F1: Vettel thunders to glory
Red Bull leave rivals high and dry with impressive one-two
Sebastian Vettel performed his now customary leap off his flying drinks machine, indicated his 'No 1' status to the cameras with a furious bout of index finger-pumping and then, as he disappeared up a tunnel into the post-race control area, Red Bull's race winner jumped up and gave a little heel-click a la Gene Kelly in 'Singin' In The Rain'.
It is not known whether Vettel is a fan of classic musicals, but it would be nice to think that the young German was paying ironic tribute to the weather, which had played such a starring role in his ultimately comfortable victory.
For above him, contrary to all expectations, the Malaysian sky was clear, it was bone dry -- 32C and sticky as hell, but not a drop from the heavens. The downpours which so affected qualifying on Saturday, causing both McLarens and both Ferraris to start from near the back of the grid, had not materialised.
Without a chaos-inducing monsoon to muddle matters, Christian Horner's team were battling only their own reliability gremlins.
And from the moment Vettel, starting third, leapfrogged Mercedes' Nico Rosberg off the line and entered the first corner line astern with his team-mate Mark Webber, it was a fair bet that these two would motor off into the distance and claim a one-two.
And so it proved.
"What a day," Vettel said. "We had a magnificent car -- after passing Mark at the start I just had to watch the pace and look after the tyres.
"After the last two races it was important to stay relaxed and not panic so I am really pleased for me and the team."
If the battle at the front was routine, behind the Red Bulls an absorbing spectacle unfolded in which the McLarens of Jenson Button and Lewis Hamilton, and the Ferraris of Fernando Alonso and Felipe Massa chased, harried and scythed their way through the field.
It was tough to say which was the most impressive performance, but Alonso can consider himself hugely unfortunate since he stayed out the longest on hard tyres, hoping for the rain to come, battled all day with a faulty clutch and then suffered engine failure after a brave attempt to pass Button for eighth spot.
Hamilton's drive was of the same thrilling variety he produced in Melbourne the previous weekend, also in adverse circumstances.
Starting 20th on the grid, the 2008
world champion passed eight cars with consummate skill and, like Alonso, stayed out for over half the race to see whether rain might fall. When he eventually came in at the end of lap 29, he was in second place.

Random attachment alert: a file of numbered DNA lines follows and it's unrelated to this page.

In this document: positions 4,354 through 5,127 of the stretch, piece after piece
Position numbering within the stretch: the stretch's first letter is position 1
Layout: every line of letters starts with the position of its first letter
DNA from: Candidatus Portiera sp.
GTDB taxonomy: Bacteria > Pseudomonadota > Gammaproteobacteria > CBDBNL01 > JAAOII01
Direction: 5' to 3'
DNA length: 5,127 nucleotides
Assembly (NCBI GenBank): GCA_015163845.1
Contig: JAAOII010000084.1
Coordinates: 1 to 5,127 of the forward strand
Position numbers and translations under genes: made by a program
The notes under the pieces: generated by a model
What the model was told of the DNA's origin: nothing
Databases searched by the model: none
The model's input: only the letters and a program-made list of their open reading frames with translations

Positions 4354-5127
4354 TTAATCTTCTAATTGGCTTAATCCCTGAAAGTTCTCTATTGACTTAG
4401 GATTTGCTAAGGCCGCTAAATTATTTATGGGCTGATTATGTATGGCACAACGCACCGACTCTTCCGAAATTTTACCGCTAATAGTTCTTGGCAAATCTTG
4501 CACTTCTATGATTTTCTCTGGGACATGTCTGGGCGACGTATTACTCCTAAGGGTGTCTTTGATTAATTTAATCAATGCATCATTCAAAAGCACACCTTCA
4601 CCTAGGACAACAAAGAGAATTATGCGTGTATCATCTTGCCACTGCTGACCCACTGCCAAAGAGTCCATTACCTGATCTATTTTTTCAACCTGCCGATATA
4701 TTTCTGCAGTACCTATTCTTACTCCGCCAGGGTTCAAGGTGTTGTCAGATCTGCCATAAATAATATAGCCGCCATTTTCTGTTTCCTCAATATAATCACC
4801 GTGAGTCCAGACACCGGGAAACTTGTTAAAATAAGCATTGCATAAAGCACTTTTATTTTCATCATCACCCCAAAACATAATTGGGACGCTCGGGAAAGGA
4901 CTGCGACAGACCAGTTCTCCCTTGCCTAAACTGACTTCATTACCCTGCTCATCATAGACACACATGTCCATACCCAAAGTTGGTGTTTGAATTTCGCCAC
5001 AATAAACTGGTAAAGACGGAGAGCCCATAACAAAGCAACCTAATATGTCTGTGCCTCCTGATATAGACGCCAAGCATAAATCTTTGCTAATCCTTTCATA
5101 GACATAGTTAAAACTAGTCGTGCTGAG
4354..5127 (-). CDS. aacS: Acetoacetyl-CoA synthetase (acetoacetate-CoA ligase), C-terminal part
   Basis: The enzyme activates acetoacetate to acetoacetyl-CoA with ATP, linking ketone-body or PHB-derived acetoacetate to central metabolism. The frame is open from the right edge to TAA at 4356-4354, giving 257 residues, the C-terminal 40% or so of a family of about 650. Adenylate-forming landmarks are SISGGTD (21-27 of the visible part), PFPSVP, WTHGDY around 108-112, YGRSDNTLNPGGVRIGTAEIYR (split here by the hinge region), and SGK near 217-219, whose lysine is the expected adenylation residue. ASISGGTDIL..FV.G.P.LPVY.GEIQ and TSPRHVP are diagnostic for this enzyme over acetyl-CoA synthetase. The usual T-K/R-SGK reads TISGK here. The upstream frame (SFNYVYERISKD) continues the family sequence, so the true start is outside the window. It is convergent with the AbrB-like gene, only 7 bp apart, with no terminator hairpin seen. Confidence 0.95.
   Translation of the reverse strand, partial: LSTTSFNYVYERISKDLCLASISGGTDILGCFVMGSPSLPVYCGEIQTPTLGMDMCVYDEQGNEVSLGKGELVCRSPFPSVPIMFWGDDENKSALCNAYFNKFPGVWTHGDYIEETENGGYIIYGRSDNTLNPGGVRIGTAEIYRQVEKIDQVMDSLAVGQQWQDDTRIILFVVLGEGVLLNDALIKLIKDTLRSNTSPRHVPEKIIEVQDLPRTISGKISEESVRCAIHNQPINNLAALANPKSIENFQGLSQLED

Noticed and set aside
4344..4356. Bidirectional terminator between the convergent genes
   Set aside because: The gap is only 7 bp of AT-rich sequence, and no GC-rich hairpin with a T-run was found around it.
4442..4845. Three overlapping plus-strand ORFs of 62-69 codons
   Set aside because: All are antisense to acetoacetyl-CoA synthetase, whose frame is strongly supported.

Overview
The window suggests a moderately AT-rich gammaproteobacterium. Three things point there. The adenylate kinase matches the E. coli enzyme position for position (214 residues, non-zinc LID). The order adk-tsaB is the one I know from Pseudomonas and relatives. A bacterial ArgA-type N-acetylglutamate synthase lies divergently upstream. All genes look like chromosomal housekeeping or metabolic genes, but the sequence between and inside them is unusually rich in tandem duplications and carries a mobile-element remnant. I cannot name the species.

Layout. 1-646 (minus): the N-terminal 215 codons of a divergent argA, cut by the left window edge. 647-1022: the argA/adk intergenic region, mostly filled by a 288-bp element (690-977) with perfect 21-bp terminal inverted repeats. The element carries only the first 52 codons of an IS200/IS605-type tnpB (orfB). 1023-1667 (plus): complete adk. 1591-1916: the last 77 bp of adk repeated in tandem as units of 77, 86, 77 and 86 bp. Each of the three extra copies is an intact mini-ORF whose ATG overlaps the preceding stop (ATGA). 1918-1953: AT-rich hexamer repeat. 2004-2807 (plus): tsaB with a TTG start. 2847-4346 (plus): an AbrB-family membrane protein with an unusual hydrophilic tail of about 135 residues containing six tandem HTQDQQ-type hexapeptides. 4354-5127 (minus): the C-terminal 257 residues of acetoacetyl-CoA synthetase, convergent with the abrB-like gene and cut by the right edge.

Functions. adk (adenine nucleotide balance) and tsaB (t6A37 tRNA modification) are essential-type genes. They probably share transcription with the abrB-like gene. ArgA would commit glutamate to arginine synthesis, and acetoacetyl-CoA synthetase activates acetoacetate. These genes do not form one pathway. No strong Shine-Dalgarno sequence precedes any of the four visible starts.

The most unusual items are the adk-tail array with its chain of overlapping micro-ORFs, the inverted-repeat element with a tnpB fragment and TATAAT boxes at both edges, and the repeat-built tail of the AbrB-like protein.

Hamilton re-emerged just ahead of Button in sixth but was then frustrated in his efforts to pass the Force India of his friend Adrian Sutil.
"I tried my best to get past him but he drove a fantastic race and he was faultless," Hamilton said. "But overall I am well happy with that. You couldn't ask for any more; 20th to sixth."
Button adopted a different strategy to that of his team-mate, coming in after just nine laps in an effort to make up time in clean air. But, he ran out of steam and rubber after reaching seventh position and then spent the last 20 laps fending off the Ferraris behind him. Massa, on fresher rubber, managed to pass him with 12 laps to go. Alonso, nursing his clutch problem, could not follow suit despite twice passing the Briton momentarily.
"The last 20 laps were so intense," Button said. "Incredible. Having those guys stuck up my a***. I didn't know Fernando's engine was going to go. He came up behind me and was hounding me lap after lap.
"Then I looked in my mirrors and saw smoke coming out of his engine so I just thought 'peace, for two laps' and could put the car in cruise control."
It was only a pity more spectators did not turn out to see this demonstration in the art of overtaking.
That would not have concerned Red Bull, who have stormed back into title contention in the most emphatic manner possible after two races in which they had the quickest car but failed to make it count.
Team principal Horner was clearly a relieved man. "With 20 laps to go, we asked them both to turn everything down and look after their engines and brakes -- and then they started turning the timesheets purple, going faster and racing each other, which shows how much notice they take of us," he joked.
"But seriously, leaving Melbourne was frustrating but thankfully this race was only seven days away and we leave here feeling a lot better."
Meanwhile, there was more disappointment for Michael Schumacher as the seven-time world champion retired on lap 10 after a nut dislodged itself from the rear left wheel of his Mercedes. (© Daily Telegraph, London)